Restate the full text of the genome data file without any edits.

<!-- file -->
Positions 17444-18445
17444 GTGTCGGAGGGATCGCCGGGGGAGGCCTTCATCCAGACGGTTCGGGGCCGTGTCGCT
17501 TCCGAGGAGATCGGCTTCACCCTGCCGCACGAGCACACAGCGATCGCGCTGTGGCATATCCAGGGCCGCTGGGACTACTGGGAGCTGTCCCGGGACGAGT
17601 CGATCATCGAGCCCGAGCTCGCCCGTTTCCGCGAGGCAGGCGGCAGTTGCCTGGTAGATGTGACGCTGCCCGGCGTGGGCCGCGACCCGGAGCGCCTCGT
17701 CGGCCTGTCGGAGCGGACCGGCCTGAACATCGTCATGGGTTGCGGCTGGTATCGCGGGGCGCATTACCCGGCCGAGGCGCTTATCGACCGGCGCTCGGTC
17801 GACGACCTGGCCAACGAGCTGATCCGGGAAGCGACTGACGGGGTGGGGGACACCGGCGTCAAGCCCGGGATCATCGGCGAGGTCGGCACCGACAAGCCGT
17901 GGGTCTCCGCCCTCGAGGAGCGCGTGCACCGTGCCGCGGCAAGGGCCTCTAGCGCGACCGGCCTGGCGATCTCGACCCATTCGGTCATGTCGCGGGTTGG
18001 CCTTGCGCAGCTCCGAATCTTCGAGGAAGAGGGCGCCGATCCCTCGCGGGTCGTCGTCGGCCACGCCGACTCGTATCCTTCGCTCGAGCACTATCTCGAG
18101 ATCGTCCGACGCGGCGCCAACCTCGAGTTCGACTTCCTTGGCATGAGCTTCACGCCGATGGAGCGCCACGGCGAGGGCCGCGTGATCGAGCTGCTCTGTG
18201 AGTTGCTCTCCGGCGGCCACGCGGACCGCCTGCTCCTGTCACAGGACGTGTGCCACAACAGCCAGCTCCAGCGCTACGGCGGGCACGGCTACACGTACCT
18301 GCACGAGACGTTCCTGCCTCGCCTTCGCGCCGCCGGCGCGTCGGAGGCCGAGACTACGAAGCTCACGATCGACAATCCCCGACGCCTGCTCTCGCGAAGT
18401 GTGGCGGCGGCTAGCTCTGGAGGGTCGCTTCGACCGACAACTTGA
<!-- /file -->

Positions 17444-18445
17444 GTGTCGGAGGGATCGCCGGGGGAGGCCTTCATCCAGACGGTTCGGGGCCGTGTCGCT
17501 TCCGAGGAGATCGGCTTCACCCTGCCGCACGAGCACACAGCGATCGCGCTGTGGCATATCCAGGGCCGCTGGGACTACTGGGAGCTGTCCCGGGACGAGT
17601 CGATCATCGAGCCCGAGCTCGCCCGTTTCCGCGAGGCAGGCGGCAGTTGCCTGGTAGATGTGACGCTGCCCGGCGTGGGCCGCGACCCGGAGCGCCTCGT
17701 CGGCCTGTCGGAGCGGACCGGCCTGAACATCGTCATGGGTTGCGGCTGGTATCGCGGGGCGCATTACCCGGCCGAGGCGCTTATCGACCGGCGCTCGGTC
17801 GACGACCTGGCCAACGAGCTGATCCGGGAAGCGACTGACGGGGTGGGGGACACCGGCGTCAAGCCCGGGATCATCGGCGAGGTCGGCACCGACAAGCCGT
17901 GGGTCTCCGCCCTCGAGGAGCGCGTGCACCGTGCCGCGGCAAGGGCCTCTAGCGCGACCGGCCTGGCGATCTCGACCCATTCGGTCATGTCGCGGGTTGG
18001 CCTTGCGCAGCTCCGAATCTTCGAGGAAGAGGGCGCCGATCCCTCGCGGGTCGTCGTCGGCCACGCCGACTCGTATCCTTCGCTCGAGCACTATCTCGAG
18101 ATCGTCCGACGCGGCGCCAACCTCGAGTTCGACTTCCTTGGCATGAGCTTCACGCCGATGGAGCGCCACGGCGAGGGCCGCGTGATCGAGCTGCTCTGTG
18201 AGTTGCTCTCCGGCGGCCACGCGGACCGCCTGCTCCTGTCACAGGACGTGTGCCACAACAGCCAGCTCCAGCGCTACGGCGGGCACGGCTACACGTACCT
18301 GCACGAGACGTTCCTGCCTCGCCTTCGCGCCGCCGGCGCGTCGGAGGCCGAGACTACGAAGCTCACGATCGACAATCCCCGACGCCTGCTCTCGCGAAGT
18401 GTGGCGGCGGCTAGCTCTGGAGGGTCGCTTCGACCGACAACTTGA